Tom Selders Immigration Reform

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Immigration reform is one of the most contentious issues in America today, provoking angry debates in Congress, fueling tension in town hall meetings across the country, and even dividing families. In 2007, as the battle over immigration reform played out in Congress, Tom Selders, the Republican mayor of Greeley, Colorado, put a local face on the issue. Selders spoke out on Capitol Hill about the devastating effect of an immigration raid at a Greeley meatpacking plant and urged Congress to enact comprehensive immigration reform. As a result, he faced a backlash of criticism at home. Selders knew his public stance on immigration was politically risky, particularly since he was seeking reelection in the upcoming mayoral race. Nonetheless, as…show more content…
Eyewitnesses reported that those detained were “treated like animals” (Cooper). They were handcuffed and shackled, denied access to food, water, and bathrooms, and were not allowed to contact their families (“ICE”). 2015 Winning Essay: John F. Kennedy Profile in Courage Essay Contest for High School Students Shortly after the raid, many of those arrested were deported. Others remained in legal limbo for more than a year awaiting a hearing (Warner). On the day of the raid, more than 200 Greeley children returned home to find one or both parents gone (Lofholm). Selders sympathized with the children—many of whom were U.S. citizens—who were “devastated by their parents being arrested and detained,” but he initially did not speak out (Riccardi). When John F. Kennedy first entered Congress, he was told that “the way to get along is to go along” (Kennedy 4). These words were equally applicable to the situation in Greeley, where local leaders faced pressure to not “rock the boat” by taking positions contrary to the prevailing political sentiment (Thompson). However, as more details emerged about the raid and as community relations degenerated over the immigration issue, Selders knew he could not remain silent. He…show more content…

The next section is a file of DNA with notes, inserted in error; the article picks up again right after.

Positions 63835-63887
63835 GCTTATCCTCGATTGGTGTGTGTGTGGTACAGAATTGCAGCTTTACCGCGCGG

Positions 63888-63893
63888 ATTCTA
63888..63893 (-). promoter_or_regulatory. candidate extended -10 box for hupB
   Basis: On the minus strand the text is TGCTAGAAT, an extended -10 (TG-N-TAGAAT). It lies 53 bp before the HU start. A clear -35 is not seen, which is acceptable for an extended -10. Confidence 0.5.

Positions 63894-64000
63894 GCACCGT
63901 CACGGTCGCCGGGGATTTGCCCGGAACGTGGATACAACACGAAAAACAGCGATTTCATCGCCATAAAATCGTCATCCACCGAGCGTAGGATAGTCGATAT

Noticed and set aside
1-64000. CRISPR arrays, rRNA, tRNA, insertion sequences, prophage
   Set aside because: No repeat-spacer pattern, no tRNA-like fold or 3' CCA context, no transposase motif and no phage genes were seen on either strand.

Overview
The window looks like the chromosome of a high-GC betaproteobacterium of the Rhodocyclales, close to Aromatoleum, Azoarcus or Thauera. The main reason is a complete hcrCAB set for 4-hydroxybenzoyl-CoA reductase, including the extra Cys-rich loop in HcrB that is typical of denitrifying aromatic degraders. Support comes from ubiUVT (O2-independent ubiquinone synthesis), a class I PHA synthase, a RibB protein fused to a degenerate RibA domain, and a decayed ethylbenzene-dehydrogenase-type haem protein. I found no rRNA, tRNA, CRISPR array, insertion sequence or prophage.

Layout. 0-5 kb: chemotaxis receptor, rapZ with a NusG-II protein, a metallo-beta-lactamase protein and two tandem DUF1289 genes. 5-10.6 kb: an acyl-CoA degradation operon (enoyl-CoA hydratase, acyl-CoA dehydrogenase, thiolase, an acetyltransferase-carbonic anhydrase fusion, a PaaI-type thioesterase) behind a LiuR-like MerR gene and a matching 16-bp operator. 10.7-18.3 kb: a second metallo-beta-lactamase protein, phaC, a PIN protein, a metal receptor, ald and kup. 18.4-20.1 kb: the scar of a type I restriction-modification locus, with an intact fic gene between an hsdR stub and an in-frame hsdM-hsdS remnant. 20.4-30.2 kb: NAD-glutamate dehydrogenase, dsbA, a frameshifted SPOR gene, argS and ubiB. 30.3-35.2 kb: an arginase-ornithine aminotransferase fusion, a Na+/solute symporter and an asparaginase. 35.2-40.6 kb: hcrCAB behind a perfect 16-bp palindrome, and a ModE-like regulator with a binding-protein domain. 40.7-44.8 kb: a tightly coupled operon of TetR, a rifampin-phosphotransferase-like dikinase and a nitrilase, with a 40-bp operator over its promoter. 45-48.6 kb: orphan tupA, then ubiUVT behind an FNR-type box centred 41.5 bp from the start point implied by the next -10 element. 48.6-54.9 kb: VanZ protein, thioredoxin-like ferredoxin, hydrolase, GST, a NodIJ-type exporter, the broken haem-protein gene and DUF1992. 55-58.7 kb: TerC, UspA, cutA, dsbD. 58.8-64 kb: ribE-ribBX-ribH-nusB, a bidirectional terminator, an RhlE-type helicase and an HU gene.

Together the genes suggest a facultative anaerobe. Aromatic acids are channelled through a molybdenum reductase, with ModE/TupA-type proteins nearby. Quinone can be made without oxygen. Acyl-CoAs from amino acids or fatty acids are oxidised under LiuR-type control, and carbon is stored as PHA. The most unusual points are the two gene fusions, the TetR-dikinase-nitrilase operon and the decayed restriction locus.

Yet, he also knew that promoting the dignity and respect of all residents, especially those he “felt had not been well represented,” was the “right thing to do” (qtd. in Bernuth). Selders also hoped to prompt meaningful debate about immigration reform and move the discussion past divisive, partisan bickering and toward constructive solutions (Selders). In Profiles in Courage, Kennedy commended elected officials who had the political courage to break with their parties and place “their convictions ahead of their careers” (206). By taking a stand in favor of a more humane immigration policy, Selders did just that. In the wake of his trip, Selders faced tremendous political repercussions. He was vilified on local talk radio (Riccardi), and received angry emails and “more hate calls than I care to mention” (qtd. in Quintero). Some accused him of wanting to turn Greeley into a sanctuary for illegal immigrants. Others called him “traitor scum” and derisively asked, “Have you thought about running for mayor of your favorite country, Mexico?” (“Swift Justice”). There were threats of a recall petition and demands that Selders withdraw his reelection bid (“Residents”).
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